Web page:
Event goes down amidst national debate on preparation/response methods to active shooter situations
VC Star/USA Today
(November 14, 2019)
When sophomore Elijah Mims, 15, performed in an active shooter training video for a class project earlier this school year, the Santa Clarita native never thought he’d actually be running for his life.
“We were just preparing for the worst, but we never thought anything would occur in a suburb like Santa Clarita. It’s such a lovely place,” Mims told USA TODAY in a phone interview.
In the instructional video, Mims played the role of a “person who was hiding,” later demonstrating to students how they could safely escape an active shooter situation. On Thursday, Mims found himself a few feet away from an armed classmate. He sprinted into an empty classroom, where he huddled quietly with dozens of other students until police entered the room.
“The video helped me out since I reacted right away and was able to do what I needed,” Mims said.
The school shooting that killed two and injured at least three people at Saugus High School Thursday comes amid a national debate around how to prepare for and respond to active shooter situations, with some schools and policymakers advocating a range of tactics — from “bulletproof backpacks” to curved hallways.
Children’s Health Defense
(November 15, 2019)
The Rutherford Institute
(November 5, 2019)
“What happens to Julian Assange and to Chelsea Manning is meant to intimidate us, to frighten us into silence. By defending Julian Assange, we defend our most sacred rights. Speak up now or wake up one morning to the silence of a new kind of tyranny. The choice is ours.”—John Pilger, investigative journalist
All of us are in danger.
In an age of prosecutions for thought crimes, pre-crime deterrence programs, and government agencies that operate like organized crime syndicates, there is a new kind of tyranny being imposed on those who dare to expose the crimes of the Deep State, whose reach has gone global.
The Deep State has embarked on a ruthless, take-no-prisoners, all-out assault on truth-tellers.
Activists, journalists and whistleblowers alike are being terrorized, traumatized, tortured and subjected to the fear-inducing, mind-altering, soul-destroying, smash-your-face-in tactics employed by the superpowers-that-be.
Take Julian Assange, for example.
Assange, the founder of WikiLeaks—a website that published secret information, news leaks, and classified media from anonymous sources—was arrested on April 11, 2019, on charges of helping U.S. Army intelligence analyst Chelsea Manning access and leak more than 700,000 classified military documents that portray the U.S. government and its military as reckless, irresponsible and responsible for thousands of civilian deaths.
Included among the leaked Manning material were the Collateral Murder video (April 2010), the Afghanistan war logs (July 2010), the Iraq war logs (October 2010), a quarter of a million diplomatic cables (November 2010), and the Guantánamo files (April 2011).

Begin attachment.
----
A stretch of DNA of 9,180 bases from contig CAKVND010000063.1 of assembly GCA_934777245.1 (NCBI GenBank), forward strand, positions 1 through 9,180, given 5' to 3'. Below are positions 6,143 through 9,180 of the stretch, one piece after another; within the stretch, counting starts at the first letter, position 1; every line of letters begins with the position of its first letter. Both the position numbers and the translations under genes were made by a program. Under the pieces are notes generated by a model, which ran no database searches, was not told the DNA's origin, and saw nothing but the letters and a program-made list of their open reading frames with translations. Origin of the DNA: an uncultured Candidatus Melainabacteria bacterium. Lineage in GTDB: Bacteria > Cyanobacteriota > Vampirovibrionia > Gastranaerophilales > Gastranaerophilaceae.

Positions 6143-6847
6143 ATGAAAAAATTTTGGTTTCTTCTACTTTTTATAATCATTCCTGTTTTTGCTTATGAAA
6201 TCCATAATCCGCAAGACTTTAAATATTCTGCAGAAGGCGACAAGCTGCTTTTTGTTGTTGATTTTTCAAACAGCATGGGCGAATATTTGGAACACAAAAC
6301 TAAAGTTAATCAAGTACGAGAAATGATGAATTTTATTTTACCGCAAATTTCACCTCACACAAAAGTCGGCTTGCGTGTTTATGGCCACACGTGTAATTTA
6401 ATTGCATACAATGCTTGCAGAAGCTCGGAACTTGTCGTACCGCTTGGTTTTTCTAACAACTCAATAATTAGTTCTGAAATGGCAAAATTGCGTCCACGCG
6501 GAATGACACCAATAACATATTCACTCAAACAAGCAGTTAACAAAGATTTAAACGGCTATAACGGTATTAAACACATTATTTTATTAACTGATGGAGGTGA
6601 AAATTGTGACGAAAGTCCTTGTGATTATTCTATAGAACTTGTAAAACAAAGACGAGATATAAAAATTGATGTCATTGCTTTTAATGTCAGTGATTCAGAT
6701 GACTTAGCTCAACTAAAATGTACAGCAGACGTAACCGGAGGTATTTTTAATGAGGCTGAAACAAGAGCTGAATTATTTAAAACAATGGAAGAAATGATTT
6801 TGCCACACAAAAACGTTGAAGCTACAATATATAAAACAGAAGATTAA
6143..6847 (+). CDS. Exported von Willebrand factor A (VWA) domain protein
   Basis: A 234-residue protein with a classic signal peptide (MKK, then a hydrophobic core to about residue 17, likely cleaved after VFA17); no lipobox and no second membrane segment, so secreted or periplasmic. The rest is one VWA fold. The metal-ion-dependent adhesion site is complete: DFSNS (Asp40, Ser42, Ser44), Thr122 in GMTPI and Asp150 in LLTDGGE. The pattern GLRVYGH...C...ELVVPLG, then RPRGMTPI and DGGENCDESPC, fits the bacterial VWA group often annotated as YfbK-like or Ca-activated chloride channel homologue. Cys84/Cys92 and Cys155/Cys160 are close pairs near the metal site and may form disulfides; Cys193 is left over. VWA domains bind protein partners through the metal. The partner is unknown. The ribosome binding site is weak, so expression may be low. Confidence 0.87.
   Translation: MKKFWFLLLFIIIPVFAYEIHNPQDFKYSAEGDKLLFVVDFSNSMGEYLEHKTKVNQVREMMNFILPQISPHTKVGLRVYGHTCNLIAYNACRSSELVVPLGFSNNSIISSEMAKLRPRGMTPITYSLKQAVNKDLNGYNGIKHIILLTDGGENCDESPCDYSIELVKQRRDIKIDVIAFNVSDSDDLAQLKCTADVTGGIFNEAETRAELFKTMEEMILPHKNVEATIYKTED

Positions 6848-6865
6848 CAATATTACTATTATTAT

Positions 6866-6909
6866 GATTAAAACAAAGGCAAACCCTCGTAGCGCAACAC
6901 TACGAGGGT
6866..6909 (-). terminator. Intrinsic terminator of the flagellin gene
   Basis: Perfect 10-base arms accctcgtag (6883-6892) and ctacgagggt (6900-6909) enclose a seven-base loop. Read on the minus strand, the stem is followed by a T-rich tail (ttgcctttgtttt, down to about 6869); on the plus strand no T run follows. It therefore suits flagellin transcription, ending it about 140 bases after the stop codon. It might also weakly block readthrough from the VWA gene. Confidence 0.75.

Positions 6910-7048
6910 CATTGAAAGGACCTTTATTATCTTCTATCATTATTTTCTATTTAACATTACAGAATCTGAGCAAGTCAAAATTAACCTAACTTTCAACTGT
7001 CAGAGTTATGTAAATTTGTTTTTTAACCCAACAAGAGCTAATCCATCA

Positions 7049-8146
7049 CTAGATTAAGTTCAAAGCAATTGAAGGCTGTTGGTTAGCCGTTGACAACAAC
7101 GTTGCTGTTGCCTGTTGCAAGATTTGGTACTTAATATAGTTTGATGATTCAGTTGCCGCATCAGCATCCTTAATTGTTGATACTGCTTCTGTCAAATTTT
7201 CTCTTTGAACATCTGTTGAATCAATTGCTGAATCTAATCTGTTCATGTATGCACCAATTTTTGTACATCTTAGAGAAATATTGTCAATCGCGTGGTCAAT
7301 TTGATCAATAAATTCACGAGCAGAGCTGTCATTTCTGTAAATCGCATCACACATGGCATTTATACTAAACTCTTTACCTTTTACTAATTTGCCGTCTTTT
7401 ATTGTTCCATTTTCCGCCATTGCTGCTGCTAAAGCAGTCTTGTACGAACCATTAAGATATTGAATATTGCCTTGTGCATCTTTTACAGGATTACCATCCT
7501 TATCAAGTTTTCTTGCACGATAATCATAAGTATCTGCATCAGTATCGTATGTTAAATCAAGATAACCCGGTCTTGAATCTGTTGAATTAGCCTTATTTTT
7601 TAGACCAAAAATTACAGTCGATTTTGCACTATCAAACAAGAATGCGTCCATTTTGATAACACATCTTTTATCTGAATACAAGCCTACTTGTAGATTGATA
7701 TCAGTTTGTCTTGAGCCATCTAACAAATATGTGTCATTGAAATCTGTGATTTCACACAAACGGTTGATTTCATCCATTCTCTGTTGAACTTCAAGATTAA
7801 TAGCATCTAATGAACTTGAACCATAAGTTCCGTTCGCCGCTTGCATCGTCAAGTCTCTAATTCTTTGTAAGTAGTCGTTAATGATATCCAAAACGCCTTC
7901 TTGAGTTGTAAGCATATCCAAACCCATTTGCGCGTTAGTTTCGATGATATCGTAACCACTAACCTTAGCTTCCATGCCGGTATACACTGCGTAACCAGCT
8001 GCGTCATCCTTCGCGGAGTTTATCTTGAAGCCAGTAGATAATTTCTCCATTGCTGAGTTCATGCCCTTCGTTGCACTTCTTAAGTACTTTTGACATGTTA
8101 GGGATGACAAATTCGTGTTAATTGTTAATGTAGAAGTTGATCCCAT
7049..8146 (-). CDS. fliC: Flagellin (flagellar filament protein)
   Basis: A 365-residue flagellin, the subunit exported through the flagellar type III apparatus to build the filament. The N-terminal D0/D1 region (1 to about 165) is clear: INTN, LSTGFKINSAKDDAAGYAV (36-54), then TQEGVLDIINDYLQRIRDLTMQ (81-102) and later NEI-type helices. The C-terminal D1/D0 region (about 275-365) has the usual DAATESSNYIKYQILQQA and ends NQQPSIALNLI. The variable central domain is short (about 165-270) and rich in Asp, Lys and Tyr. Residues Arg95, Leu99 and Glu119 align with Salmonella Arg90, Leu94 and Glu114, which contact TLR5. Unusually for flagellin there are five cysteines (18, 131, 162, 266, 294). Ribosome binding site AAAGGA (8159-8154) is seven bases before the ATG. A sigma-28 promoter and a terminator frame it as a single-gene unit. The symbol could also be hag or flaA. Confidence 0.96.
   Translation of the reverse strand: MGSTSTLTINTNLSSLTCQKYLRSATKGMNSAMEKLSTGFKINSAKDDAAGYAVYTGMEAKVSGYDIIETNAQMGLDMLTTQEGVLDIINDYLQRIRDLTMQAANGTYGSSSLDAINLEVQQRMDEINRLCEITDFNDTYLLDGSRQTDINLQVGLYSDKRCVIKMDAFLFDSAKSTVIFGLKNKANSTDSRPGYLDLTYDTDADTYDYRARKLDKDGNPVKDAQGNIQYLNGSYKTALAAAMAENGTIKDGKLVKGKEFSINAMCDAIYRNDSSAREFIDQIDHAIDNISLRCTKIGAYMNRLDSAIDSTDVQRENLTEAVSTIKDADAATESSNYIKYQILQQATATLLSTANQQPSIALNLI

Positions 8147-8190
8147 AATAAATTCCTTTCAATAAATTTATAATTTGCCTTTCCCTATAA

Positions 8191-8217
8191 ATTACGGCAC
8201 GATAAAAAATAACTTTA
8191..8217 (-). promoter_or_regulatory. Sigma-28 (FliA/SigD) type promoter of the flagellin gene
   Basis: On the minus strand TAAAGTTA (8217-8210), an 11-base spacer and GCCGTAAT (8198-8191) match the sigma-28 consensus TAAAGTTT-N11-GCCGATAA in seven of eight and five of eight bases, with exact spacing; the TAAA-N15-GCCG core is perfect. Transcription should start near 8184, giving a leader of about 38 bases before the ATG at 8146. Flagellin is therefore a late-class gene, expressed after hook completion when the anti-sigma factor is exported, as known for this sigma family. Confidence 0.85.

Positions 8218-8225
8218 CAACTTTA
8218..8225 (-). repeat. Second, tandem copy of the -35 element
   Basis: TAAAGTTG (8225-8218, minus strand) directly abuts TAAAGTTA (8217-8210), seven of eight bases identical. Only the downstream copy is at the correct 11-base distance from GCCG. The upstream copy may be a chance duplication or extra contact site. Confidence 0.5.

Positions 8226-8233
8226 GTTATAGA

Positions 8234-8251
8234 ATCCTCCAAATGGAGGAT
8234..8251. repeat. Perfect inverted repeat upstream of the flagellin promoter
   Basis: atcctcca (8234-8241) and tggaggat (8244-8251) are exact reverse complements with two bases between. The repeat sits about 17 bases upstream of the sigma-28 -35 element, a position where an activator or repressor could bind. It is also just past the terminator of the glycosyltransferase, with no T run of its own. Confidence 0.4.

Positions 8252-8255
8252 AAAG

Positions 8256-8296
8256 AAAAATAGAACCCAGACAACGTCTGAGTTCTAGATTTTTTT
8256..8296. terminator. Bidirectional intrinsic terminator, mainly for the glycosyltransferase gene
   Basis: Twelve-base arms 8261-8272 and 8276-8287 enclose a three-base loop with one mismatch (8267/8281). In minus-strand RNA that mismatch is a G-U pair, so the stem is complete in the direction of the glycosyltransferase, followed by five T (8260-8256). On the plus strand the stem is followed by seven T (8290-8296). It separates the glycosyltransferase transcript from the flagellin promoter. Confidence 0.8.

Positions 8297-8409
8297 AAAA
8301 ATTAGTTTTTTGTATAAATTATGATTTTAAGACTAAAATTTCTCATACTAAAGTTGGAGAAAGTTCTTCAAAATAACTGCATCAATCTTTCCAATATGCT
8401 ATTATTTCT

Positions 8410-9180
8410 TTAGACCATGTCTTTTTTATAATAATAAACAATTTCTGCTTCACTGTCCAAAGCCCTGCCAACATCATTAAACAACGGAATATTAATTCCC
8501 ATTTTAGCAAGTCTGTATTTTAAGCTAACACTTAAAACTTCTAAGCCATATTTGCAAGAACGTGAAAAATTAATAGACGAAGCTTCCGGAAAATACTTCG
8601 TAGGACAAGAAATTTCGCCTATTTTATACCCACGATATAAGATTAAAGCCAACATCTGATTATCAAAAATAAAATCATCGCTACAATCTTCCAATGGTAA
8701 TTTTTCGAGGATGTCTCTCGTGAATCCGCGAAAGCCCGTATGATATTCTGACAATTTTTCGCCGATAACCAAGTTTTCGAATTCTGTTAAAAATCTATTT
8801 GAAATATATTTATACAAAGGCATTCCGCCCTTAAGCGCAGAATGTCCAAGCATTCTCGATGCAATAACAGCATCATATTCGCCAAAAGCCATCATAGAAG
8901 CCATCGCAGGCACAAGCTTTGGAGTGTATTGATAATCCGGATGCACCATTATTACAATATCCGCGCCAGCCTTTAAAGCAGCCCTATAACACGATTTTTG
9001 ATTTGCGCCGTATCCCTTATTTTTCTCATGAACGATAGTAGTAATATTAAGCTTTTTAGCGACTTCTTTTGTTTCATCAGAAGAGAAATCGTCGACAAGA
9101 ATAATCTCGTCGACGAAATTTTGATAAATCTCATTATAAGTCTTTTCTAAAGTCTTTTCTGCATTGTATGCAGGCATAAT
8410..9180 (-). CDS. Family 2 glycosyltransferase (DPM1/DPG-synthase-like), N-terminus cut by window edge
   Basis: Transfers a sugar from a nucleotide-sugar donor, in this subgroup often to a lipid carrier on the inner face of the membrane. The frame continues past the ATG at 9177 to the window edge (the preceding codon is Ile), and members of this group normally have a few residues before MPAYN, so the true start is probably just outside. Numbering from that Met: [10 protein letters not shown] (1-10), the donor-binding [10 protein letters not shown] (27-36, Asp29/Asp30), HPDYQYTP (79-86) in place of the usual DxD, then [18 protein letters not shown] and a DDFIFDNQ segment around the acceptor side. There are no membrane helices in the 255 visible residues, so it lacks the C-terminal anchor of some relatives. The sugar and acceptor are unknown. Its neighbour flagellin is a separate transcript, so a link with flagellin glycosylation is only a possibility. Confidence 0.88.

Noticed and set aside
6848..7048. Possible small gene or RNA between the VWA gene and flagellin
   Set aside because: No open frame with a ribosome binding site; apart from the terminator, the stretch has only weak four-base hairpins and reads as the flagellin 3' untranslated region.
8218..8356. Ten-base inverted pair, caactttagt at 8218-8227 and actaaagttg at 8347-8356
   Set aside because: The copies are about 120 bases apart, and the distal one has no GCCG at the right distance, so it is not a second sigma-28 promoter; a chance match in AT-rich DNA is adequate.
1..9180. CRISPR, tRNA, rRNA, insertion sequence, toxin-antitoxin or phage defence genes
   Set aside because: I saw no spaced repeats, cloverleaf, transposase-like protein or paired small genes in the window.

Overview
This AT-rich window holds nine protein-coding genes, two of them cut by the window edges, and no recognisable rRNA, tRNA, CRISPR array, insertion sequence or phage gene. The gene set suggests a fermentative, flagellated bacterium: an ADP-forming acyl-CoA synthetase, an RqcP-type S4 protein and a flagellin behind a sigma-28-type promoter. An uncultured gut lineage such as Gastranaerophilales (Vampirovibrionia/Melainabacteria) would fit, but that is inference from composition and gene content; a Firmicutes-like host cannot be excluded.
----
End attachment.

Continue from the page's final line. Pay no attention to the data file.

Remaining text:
The Collateral Murder leak included gunsight video footage from two U.S. AH-64 Apache helicoptersengaged in a series of air-to-ground attacks while air crew laughed at some of the casualties. Among the casualties were two Reuters correspondents who were gunned down after their cameras were mistaken for weapons and a driver who stopped to help one of the journalists. The driver’s two children, who happened to be in the van at the time it was fired upon by U.S. forces, suffered serious injuries.
This is morally wrong.
It shouldn’t matter which nation is responsible for these atrocities: there is no defense for such evil perpetrated in the name of profit margins and war profiteering.
In true Orwellian fashion, however, the government would have us believe that it is Assange and Manning who are the real criminals for daring to expose the war machine’s seedy underbelly.
Senate Can Still Stop CASE Act
Electronic Frontier Foundation
(October 23, 2019)
The House of Representatives has just voted in favor of the Copyright Alternative in Small-Claims Enforcement Act (CASE Act) by 410-6 (with 16 members not voting), moving forward a bill that Congress has had no hearingsand no debates on so far this session. That means that there has been no public consideration of the serious harm the bill could do to regular Internet users and their expression online.
The CASE Act creates a new body in the Copyright Office which will receive copyright complaints, notify the person being sued, and then decide if money is owed and how much. This new Copyright Claims Board will be able to fine people up to $30,000 per proceeding. Worse, if you get one of these notices (maybe an email, maybe a letter—the law actually does not specify) and accidentally ignore it, you’re on the hook for the money with a very limited ability to appeal. $30,000 could bankrupt or otherwise ruin the lives of many Americans.